January 19, 2006
|Bracing The World For Peak Oil||Peak Oil|
The Independent reports on a Peak Oil conference Tuesday in London. Excerpt:
Chris Skrebowski, the editor of the Energy Institute's Petroleum Review, believes peak oil will occur in 2008, at which point the world will move into "a land without maps where we are all likely to be poorer".
For oil is essential to almost everything we do — 90 per cent of world transport is oil-dependent; all petrochemicals are produced from oil; 99 per cent of our food relies on oil in some way, either to grow it or get the produce to market; and 95 per cent of lubricants are oil-based. And, in many cases, oil is not easily replaceable. There are no realistic alternatives to oil for fuelling aircraft and ships, producing petrochemicals or powering cars, without massive investments in technology such as hydrogen. [...]
The peak oil debate tends to divide into two camps. On the one hand there are geologists who argue it is almost upon us or shortly will be, based on analysing past production and discovery rates and field exhaustion and extrapolating into the future. On the other there are economists, political scientists and the oil majors who believe that oil producers — be they governments or companies — will always find a way to meet demand, whether through cleverer ways of finding and extracting oil or greater fiscal incentives to discover and produce more.
Yesterday's conference in London, organised by the Dutch investment bank Insinger de Beaufort, represented both strands of opinion. Mr Skrebowski says that the world's big five oil majors all produced less in 2005 than they did in 2004, while North Sea oil production is declining so rapidly that it will halve in the next seven years.
According to the University of Reading's Dr Roger Bentley, the secretary of the Association for the Study of Peak Oil & Gas, the evidence is irrefutable. He points out that 64 of the world's 100 or so oil-producing countries are already past the point of peak production and on the downward slope. Although there may be a "mini-glut" as output is stepped up from Russia, the Caspian and Iraq and new sources come on stream such as deepwater oil and oilsands, the trend, he says is unmistakable. Dr Bentley believes that non-Opec production will reach a peak within the next 30 months while global output will start to decline between 2010 and 2015 or 2020 at the latest depending on the contribution from non-conventional sources such as oilsands. "Alongside global warming, this is one of the two extraordinary challenges facing mankind," he says. "The numbers may slip a little but the fundamental underlying direction does not change."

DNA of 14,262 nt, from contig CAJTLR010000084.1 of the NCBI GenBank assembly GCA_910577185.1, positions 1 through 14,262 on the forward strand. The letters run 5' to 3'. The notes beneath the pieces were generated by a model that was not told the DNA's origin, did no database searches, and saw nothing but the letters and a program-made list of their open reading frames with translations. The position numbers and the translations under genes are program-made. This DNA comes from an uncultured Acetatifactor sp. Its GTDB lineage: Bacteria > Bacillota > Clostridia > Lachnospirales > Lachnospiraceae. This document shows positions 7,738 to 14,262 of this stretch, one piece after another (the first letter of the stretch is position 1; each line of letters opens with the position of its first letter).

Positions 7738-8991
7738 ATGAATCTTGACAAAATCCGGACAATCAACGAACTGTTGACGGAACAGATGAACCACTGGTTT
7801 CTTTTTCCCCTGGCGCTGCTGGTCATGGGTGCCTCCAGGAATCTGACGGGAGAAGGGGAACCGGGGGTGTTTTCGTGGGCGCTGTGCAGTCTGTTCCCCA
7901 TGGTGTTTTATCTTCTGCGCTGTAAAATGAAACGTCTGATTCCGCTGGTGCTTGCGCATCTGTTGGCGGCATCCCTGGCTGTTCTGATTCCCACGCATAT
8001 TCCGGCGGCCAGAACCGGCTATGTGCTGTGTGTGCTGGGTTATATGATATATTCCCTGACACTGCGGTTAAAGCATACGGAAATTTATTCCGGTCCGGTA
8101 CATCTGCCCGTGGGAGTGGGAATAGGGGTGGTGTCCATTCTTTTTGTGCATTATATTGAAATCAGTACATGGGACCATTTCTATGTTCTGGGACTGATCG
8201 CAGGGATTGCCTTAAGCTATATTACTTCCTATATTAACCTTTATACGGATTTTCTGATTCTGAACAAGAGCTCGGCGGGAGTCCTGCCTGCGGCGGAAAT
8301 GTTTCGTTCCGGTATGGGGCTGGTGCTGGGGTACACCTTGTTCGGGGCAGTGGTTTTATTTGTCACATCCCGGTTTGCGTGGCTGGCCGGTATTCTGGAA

Dr Jeremy Leggett, an oil industry geologist turned environmental campaigner turned chief executive of a solar energy company, paints an even more apocalyptic scene. He believes that peak oil will occur some time this decade. That will not only produce "horrible economic pain" as oil prices rise to choke off demand but it will also precipitate environmental disaster as oil-consuming countries switch to coal and hasten global warming. "The shortfall between current expectations of oil supply and actual availability will be such that neither gas, nor renewables, nor liquids from gas and coal, nor nuclear, nor any combination thereof will be able to plug the gap in time to head off economic trauma," he warns. [...]
Despite the ingenuity of the oil industry in extracting oil from ever more hostile environments, it is, adds Dr Leggett, a quarter of a century since the world discovered more oil in one year than it produced. In 2000 there were 16 discoveries of giant fields containing 500 million barrels or more — in 2003 there were none. [Emphasis added]
I love the paragraph about the peak oil debate being divided into two camps. On the one side, the article says, there are petroleum geologists — i.e., people who actually know something about finding and extracting oil. On the other side, there are economists, political scientists and the oil majors — i.e., people who don't know anything about finding and extracting oil (economists and political scientists) and people who have a vested interest in reassuring markets, propping up their stock price, etc. (the oil majors). Who you gonna believe?
So is it wrong to borrow like a mad man to prop up the economy. If the Global Economy does crash doesn't it mean we got money for free....
Not my thoughts, but maybe those of the boy king...
Posted by: mark at January 19, 2006 04:38 PM